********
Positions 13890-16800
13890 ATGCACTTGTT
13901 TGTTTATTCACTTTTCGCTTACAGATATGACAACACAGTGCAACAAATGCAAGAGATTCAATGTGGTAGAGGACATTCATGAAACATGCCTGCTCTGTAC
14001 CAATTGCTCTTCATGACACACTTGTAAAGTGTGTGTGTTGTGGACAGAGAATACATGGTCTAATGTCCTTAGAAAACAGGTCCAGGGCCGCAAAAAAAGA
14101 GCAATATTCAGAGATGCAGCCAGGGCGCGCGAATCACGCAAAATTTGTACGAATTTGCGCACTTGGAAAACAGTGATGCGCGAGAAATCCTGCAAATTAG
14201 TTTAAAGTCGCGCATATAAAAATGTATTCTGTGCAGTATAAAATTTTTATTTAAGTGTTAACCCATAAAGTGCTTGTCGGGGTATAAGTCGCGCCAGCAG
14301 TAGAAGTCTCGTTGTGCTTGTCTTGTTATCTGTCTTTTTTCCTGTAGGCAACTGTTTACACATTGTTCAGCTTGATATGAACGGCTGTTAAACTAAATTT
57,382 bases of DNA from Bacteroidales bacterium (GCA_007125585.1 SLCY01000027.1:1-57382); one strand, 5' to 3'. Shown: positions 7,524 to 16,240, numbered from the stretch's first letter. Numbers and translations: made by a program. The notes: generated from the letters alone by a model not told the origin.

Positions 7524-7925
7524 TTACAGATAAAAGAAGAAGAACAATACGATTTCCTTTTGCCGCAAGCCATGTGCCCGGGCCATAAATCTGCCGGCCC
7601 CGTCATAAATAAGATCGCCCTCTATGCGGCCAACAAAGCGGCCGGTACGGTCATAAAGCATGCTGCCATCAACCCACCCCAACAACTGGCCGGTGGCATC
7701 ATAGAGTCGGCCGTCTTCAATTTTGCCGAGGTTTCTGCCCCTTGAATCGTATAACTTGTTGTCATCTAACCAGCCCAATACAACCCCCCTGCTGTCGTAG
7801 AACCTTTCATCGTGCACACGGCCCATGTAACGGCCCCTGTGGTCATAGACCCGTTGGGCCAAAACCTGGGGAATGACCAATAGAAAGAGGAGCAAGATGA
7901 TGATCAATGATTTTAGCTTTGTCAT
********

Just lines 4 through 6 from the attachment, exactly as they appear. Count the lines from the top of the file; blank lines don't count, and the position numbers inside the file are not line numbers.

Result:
14001 CAATTGCTCTTCATGACACACTTGTAAAGTGTGTGTGTTGTGGACAGAGAATACATGGTCTAATGTCCTTAGAAAACAGGTCCAGGGCCGCAAAAAAAGA
14101 GCAATATTCAGAGATGCAGCCAGGGCGCGCGAATCACGCAAAATTTGTACGAATTTGCGCACTTGGAAAACAGTGATGCGCGAGAAATCCTGCAAATTAG
14201 TTTAAAGTCGCGCATATAAAAATGTATTCTGTGCAGTATAAAATTTTTATTTAAGTGTTAACCCATAAAGTGCTTGTCGGGGTATAAGTCGCGCCAGCAG